The Vascular Immunology Group:
Anna Lundberg, PhD, Principal Research Engineer
Lekbira Hasib, PhD, Principal Research Engineer
Ida Bergström, Simon Jönsson, Aleksander Szymanowski and
Mireille Rydén, PhD Students
Immune perturbations in coronary artery disease
The progression of atherosclerotic disease, including episodes of plaque instability, may be due to an imbalance between inflammatory and antiinflammatory actions. The mechanisms behind this imbalance are far from clarified. So far, we have evidence for a perturbed immune homeostasis in patients with coronary artery disease (CAD). The changes involving phenotypic shifts of NK cells, CD8+ T cells and regulatory T cells (T regs) in peripheral blood, may represent a premature aging of the immune system. It may also indicate a failure to suppress inflammatory activity. CAD patients exhibit both a dysregulated cortisol secretion and an enhanced inflammatory and proteolytic activity in blood, the latter exemplified by increased expression of matrix metalloproteinase (MMP)-9 in blood mononuclear cells. By understanding the underlying causes and consequences of the perturbed immune system, we can learn how to restore it and hopefully thereby prevent the complications of disease.
A brief description of our current projects is given below:
- High cortisol levels and a flatter cortisol diurnal rhythm are associated with a proinflammatory state in CAD patients. In this project, we study the effects of cortisol on leukocyte function in CAD patients, focusing on glucocorticoid sensitivity and synthesis/release of cytokines, MMP-9 and the endogenous inhibitor of MMP-9 (TIMP-1) (Simon Jönsson, PhD project).
- CD8+CD56+ T cells accumulate in peripheral blood of CAD patients and are potent producers of interferon (IFN)-. In this project, we evaluate whether this phenomenon is due to immunosenescence. Furthermore, the capacity of cortisol and glucocorticoid-induced protein annexin-1 to counterbalance the proinflammatory actions of CD8+CD56+ T cells is investigated (Ida Bergström, PhD project).
- Immune perturbations in CAD also include a reduction of circulating NK cells and in parallel, an increased susceptibility of NK cell apoptosis is observed. Here, we investigate the reconstitution of NK cells in vivo and ex vivo in CAD patients and also aim to identify surrogate plasma markers of NK cell turnover. Markers of apoptosis may represent such surrogate markers. This latter aspect will be explored in various patient cohorts, e.g. by studying the effect of cardiac resynchronization therapy on NK cells and NK cell surrogate markers in CAD patients with heart failure (Aleksander Szymanowski, PhD project).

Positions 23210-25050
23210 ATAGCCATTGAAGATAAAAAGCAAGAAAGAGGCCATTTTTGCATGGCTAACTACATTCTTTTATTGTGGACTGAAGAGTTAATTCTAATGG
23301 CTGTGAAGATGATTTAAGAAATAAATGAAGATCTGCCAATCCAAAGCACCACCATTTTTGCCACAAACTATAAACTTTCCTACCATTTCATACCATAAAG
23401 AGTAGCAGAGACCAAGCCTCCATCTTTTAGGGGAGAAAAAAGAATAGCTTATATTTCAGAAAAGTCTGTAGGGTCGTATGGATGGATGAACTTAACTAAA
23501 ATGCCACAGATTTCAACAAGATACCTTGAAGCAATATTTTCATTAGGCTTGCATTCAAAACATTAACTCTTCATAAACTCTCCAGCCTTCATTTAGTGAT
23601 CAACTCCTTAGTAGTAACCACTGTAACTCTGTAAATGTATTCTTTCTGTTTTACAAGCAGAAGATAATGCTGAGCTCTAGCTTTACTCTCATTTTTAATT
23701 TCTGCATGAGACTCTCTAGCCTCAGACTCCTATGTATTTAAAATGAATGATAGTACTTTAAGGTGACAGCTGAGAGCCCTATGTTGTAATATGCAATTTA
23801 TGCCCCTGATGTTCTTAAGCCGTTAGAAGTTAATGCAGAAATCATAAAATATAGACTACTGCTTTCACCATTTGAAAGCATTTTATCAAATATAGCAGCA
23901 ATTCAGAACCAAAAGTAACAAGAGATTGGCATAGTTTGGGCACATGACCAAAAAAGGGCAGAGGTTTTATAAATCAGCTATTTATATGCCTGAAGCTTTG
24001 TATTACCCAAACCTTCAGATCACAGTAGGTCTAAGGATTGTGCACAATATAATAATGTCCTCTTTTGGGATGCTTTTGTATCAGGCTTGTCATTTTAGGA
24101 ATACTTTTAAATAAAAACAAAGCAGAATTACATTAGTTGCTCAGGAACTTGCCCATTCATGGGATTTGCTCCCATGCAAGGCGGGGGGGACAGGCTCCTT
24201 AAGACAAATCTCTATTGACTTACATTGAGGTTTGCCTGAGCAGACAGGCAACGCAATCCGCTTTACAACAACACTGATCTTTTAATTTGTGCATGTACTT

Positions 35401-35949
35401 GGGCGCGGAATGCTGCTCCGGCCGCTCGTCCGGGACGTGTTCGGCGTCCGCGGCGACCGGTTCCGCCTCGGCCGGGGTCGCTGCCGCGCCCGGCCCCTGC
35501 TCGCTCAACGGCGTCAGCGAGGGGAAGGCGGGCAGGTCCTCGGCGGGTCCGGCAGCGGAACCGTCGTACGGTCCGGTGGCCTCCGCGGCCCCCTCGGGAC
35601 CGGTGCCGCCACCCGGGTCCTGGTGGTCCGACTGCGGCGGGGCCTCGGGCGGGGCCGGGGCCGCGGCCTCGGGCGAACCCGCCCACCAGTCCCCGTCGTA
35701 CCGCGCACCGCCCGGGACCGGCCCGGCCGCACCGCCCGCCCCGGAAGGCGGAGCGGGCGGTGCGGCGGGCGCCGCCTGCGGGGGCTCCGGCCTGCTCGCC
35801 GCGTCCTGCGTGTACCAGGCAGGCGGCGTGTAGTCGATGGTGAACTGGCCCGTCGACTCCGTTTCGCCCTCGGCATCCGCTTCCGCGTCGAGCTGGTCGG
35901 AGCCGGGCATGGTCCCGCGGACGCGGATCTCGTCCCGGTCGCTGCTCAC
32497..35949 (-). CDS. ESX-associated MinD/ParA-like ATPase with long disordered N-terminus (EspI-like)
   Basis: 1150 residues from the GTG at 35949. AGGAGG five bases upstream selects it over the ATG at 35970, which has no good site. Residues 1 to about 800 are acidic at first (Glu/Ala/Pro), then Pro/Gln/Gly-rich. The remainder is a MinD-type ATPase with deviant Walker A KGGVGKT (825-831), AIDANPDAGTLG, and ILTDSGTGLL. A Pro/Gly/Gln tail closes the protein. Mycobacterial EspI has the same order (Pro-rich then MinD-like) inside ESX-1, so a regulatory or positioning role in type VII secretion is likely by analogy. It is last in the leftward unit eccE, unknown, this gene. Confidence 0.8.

- Like NK cells, T regs may be important for the maintenance of immune homeostasis. In a separate project, the distribution and function of naïve and memory Tregs are studied in CAD patients.
- In population-based studies, chronic psychosocial stress is associated with a flatter cortisol rhythm and higher levels of inflammatory markers (CRP, IL-6) and MMP-9. Our preliminary findings indicate that chronic stress, as assessed by depressive mood and low mastery, is increased in CAD patients compared with healthy controls. In an on-going study, psychosocial stress in CAD patients is evaluated in relation to dysfunctional cortisol response and immune perturbations. On the basis of the results, an interventional trial using mindfulness-based stress reduction in CAD patients will be designed (Oskar Lundgren, PhD project).
- Carotenoids may have important immunomodulatory effects and in plasma, the levels of carotenoids are inversely associated with inflammatory and proteolytic markers, in particular MMP-9. In an interventional trial, we are planning to study the effects of a 12-week carotenoid-rich diet on cytokine and MMP-9 expression in blood mononuclear cells of CAD patients (collaboration with Örebro University).
Lena Jonassons publications in DiVA (publication database).
Name: Lena Jonasson
Position: Professor in Cardiology
Department: Department of Medical and Health Sciences
Division: Cardiovascular Medicine
Division of Cardiovascular Medicine
Department of Medical and Health Sciences
SE-581 85 LINKÖPING
Last updated: 2014-11-06